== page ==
The Rules of Tetherball



For the sixth recess in a row, I sit on the red bench just off the playground.  I’m supposed to be answering Mrs. Hatfield’s questions about my grandfather. These are her questions for my “write about someone famous” homework.

1) What is your grandfather’s job?

2) What did he do to be famous?

3) You say Paperson is a town near Sacramento, but I can’t find it on a map.  Does it have another name?

4) How is it that your grandfather never finished fifth grade, but he’s been so successful?

I can’t answer her questions, so I watch other kids play tetherball instead.  Actually, only two kids play tetherball.  The rest wait in line. They do get turns, but most never even get to hit the ball before their chance is over. You see, the winner gets to serve and the winner is always one of the sixth graders. They hit the ball so it’s way high on your side of the line, so high that you have to jump and swing your arm at the same time to hit it back.

Usually, that means you either hit the rope and lose or graze the wrong part of the yellow ball and send it sideways instead of forward which makes the ball all spazzy.  The same two kids win all the games which means that no one else gets to practice and get better. When I started having to sit here six recesses ago, the ball was brown from all the sixth grader fingerprints pressed into it and the rope was stringy from accidental fourth grade karate chops. The rope got so worn that Kevin Cuniberti, the biggest kid in the school, punched it and sent the ball flying towards the oak tree. You should have heard the shouts. It was the most exciting thing to happen at school since the president got shot last year and Mrs. Solomon, the nice teacher from third grade, sent us outside for fifteen minutes but told us not to play.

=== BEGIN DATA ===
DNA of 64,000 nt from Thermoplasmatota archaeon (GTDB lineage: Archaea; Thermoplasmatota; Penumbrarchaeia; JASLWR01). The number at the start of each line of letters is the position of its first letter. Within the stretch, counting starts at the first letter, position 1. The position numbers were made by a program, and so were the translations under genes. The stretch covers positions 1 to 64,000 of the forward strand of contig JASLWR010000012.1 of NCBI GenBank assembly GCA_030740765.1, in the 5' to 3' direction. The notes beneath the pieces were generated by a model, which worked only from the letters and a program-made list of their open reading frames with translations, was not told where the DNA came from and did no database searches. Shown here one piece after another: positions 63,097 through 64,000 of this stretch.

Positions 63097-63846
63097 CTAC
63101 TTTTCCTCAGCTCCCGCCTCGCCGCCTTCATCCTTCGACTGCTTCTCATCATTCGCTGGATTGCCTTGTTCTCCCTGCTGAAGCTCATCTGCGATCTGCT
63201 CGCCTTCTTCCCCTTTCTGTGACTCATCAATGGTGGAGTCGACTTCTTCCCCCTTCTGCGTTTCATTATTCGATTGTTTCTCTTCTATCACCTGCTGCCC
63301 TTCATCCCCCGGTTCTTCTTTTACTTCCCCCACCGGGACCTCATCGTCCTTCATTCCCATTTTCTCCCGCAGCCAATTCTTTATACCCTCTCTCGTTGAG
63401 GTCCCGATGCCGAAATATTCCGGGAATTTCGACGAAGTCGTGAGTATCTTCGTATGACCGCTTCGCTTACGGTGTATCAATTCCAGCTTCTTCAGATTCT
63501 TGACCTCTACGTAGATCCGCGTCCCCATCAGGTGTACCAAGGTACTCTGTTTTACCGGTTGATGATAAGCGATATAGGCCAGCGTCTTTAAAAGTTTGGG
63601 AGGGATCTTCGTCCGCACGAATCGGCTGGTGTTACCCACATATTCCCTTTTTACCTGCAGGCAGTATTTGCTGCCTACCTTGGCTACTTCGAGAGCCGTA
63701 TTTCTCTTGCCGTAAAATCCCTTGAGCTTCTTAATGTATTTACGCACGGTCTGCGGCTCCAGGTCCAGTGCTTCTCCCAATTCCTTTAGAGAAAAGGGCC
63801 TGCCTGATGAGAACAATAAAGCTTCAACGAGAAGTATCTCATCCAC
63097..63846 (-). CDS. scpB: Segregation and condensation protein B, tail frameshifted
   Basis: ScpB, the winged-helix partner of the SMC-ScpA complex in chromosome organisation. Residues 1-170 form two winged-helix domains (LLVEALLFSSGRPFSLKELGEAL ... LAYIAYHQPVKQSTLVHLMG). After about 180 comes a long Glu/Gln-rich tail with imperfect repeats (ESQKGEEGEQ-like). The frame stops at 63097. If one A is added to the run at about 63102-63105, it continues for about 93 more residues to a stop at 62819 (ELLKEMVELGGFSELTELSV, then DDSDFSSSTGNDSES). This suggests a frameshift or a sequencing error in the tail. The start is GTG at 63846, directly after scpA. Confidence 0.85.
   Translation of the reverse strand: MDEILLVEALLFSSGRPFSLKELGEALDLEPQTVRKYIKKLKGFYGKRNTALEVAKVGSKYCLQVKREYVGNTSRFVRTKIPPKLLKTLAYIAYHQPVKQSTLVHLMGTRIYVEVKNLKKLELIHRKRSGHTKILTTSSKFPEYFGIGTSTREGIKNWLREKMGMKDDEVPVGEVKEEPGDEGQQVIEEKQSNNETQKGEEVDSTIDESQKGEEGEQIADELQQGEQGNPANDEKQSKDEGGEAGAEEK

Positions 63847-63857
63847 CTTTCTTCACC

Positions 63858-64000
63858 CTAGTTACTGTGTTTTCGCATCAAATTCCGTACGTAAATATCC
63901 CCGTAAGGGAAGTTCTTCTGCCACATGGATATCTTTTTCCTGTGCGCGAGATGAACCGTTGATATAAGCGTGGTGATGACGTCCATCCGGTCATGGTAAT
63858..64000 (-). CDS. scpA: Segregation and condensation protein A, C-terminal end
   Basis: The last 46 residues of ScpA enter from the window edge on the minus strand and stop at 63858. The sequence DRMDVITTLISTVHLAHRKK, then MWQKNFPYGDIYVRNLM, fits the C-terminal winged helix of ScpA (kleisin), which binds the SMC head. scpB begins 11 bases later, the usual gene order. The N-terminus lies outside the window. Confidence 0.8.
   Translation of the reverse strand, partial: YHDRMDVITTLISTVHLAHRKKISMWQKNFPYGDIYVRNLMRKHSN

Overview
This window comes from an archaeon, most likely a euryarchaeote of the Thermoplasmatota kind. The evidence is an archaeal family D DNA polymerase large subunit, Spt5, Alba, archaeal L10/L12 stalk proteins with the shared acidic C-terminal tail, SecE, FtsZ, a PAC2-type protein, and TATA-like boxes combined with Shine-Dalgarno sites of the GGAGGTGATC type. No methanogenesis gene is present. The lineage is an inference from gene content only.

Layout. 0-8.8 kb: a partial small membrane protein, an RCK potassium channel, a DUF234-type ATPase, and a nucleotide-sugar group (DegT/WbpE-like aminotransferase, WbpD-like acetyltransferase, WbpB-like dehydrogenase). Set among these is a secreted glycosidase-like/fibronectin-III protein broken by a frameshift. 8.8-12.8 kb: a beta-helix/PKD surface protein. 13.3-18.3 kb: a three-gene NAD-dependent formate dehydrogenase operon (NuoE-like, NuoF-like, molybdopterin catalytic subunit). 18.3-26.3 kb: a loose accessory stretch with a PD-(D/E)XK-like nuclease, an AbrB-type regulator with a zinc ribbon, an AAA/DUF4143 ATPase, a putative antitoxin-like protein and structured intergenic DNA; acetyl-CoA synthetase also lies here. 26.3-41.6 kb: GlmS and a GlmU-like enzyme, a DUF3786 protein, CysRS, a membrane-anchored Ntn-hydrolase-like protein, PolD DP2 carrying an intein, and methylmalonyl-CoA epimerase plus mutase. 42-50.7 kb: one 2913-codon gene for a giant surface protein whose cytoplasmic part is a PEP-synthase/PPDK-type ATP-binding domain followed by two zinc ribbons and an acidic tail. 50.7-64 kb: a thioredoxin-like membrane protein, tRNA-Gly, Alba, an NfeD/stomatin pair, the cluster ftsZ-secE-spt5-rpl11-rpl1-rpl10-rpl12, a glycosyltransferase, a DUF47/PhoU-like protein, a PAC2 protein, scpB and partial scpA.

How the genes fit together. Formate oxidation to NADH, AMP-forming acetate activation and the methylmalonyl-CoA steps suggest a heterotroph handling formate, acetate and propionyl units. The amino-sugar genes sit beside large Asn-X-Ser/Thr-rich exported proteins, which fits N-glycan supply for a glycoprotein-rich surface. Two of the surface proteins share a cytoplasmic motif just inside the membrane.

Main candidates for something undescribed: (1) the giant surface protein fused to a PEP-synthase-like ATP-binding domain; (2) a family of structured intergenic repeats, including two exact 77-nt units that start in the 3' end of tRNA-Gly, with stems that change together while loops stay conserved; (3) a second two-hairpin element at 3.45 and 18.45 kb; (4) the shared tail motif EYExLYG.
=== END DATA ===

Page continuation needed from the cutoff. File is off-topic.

Anyway, all the kids in line ran towards the oak tree and made a circle around the ball with the little noose of rope still attached to that nostril thing at its top. Kevin Cuniberti didn’t go with them.  He stood next to the steel pole mounted on the old tire filled with concrete, fists raised over his shoulders like Samson.  I’m pretty sure that I’m the only one who saw him. Sometimes I hear kids tease Kevin because he doesn’t read aloud well. He’s good at math and Latin, but he has trouble keeping English words straight.  I think he still likes tetherball because it’s mostly fourth graders.  He doesn’t even care that we tell him that his freckles make his head look like a miniature golf ball.

The best part of Kevin Cuniberti’s sending the tetherball into orbit was that Mrs. Hatfield didn’t come to check on how I was doing with the report I’m supposed to finish, but can’t. When Mrs. Hatfield came out with her whistle, she first blamed our class for breaking the tetherball set.